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Scam Tricks Woman into Buying a Fake Gold Bar

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If it sounds too good to be true, it probably is. Although we refer to the conventional pathways to purchasing gold, I’m sure over time as you begin immersing yourself in the precious metal’s community you will find yourself looking for deals in all places. Your ears will begin to perk up when you hear of any bargain that comes in right at, or under, spot price.

This scam is to remind you that whether or not it is a licensed business or an individual on the street, having your gold or silver’s legitimacy confirmed is a must before following through with a purchase. One way of knowing is dealing with a well known dealer with a great reputation. Learn a lesson from this woman.

Last week, in Bakersfield, CA, a scammer approached a woman in a Big Lots expressing her desperation to sell the gold bars she had in her possession to pay for an emergency surgery for her father. Her scamming-sidekick soon arrived saying he had found a store to purchase the bar for $12,000 but had to wait until 5 p.m. to go back and sell the next bar due to the low amount of cash the store held on hand.

The woman they approached was convinced to purchase one of the bars of gold for $1,000 – with the scam artists telling her that she can return to Kmart later to flip that bar for $12,000. However, after they made the exchange, the scammers never returned. Soon after the woman found out that the gold bar wasn’t even gold. She was out $1,000 with a bar of metal that didn’t add up.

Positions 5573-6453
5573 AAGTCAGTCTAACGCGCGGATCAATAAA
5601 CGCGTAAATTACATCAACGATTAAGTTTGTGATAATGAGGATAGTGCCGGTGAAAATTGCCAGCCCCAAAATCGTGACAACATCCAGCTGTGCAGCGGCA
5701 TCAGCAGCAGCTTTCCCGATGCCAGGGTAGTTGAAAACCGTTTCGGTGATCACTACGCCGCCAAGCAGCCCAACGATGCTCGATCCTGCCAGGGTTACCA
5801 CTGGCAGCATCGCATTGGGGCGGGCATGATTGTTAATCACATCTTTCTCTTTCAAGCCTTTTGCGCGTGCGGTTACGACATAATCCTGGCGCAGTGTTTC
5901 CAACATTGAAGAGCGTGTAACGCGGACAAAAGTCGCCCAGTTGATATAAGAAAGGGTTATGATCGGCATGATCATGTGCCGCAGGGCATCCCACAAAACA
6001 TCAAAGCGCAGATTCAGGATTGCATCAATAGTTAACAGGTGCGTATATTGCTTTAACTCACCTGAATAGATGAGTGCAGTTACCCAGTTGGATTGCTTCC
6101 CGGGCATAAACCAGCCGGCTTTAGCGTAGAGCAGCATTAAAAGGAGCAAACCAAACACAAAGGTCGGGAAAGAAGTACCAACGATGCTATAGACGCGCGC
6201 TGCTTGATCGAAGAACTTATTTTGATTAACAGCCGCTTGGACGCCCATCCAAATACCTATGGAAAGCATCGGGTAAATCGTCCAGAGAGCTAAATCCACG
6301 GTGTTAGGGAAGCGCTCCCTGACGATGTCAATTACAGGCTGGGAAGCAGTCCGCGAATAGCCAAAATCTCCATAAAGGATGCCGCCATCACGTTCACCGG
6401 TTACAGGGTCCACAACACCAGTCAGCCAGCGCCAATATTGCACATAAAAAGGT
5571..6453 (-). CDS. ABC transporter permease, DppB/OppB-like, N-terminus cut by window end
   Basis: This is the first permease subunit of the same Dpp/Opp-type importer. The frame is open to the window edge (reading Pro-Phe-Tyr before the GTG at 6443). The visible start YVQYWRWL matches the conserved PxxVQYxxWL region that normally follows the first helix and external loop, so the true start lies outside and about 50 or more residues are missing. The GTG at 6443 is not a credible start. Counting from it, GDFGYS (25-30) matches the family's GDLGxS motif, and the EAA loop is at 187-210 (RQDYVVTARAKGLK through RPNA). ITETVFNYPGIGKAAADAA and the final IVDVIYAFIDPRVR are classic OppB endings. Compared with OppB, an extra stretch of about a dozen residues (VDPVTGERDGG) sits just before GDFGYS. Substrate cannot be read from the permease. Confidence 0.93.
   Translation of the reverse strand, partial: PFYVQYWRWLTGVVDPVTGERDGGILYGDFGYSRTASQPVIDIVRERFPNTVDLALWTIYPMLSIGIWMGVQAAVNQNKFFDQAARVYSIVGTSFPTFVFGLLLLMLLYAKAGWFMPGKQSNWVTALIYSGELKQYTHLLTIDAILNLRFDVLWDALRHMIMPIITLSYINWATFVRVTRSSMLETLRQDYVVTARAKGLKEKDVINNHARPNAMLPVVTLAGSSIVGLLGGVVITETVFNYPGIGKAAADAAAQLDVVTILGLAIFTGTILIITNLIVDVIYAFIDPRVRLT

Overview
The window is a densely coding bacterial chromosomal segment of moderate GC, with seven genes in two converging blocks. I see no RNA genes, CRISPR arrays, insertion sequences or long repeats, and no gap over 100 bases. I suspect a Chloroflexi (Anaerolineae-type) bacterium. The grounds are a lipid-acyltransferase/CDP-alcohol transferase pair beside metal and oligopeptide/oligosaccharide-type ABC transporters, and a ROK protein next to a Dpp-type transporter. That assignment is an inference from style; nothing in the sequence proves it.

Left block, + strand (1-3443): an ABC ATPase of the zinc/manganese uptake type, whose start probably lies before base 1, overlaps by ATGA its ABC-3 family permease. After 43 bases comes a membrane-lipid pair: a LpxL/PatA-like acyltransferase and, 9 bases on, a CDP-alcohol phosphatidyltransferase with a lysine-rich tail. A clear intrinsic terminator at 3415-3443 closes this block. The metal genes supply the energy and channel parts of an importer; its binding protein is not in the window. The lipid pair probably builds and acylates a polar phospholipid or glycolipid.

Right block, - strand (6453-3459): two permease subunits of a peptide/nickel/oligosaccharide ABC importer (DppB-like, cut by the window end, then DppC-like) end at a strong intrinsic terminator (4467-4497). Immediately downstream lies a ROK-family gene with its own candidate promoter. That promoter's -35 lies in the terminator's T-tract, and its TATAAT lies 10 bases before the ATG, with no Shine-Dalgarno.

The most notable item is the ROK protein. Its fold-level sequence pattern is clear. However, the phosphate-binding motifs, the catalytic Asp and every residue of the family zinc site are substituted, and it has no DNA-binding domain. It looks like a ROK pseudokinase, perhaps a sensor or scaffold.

I’d like to think that most precious metals investors would know better than to buy a gold bar off of a stranger in a home goods store (100 oz. of gold = approx. $173,000 today), but you never know. Some ways to stop a scam before it happens is get to know your dealer by researching their company online or searching for reviews from their past customers. Also, if you are making a purchase in a barter like fashion, trade contact information and contracts to ensure that if the purchase is bogus, you have a way out. Finally, be alert and educated on the metal you so hope to own. Share these kind of stories with family members along with the Peter Schiff’s Gold Scam Report to be well-prepared for your first…or 50th purchase. (Download the report for free in the top right hand corner.)

Note: The two suspects of this gold bar scam have not been arrested, and the police are asking for the community’s help. If you are in the area and have a tip on these scammers you can call Detective Galland at 661-326-3858.


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One thought on “Scam Tricks Woman into Buying a Fake Gold Bar

  1. Gary says:

    There seems to have been a rash of these cases in Southern California recently. In one case the sick relative was a young child, and the accomplice who checked the value of the gold (claimed it was worth $20,000) pulled out wad of cash and bought the first “gold bar”. The victim then agreed to pay $7,000 for the second “gold bar”. Once the victim brought the bar to a legitimate gold dealer, she found that it was worthless. This all happened in front of a Food 4 Less store.

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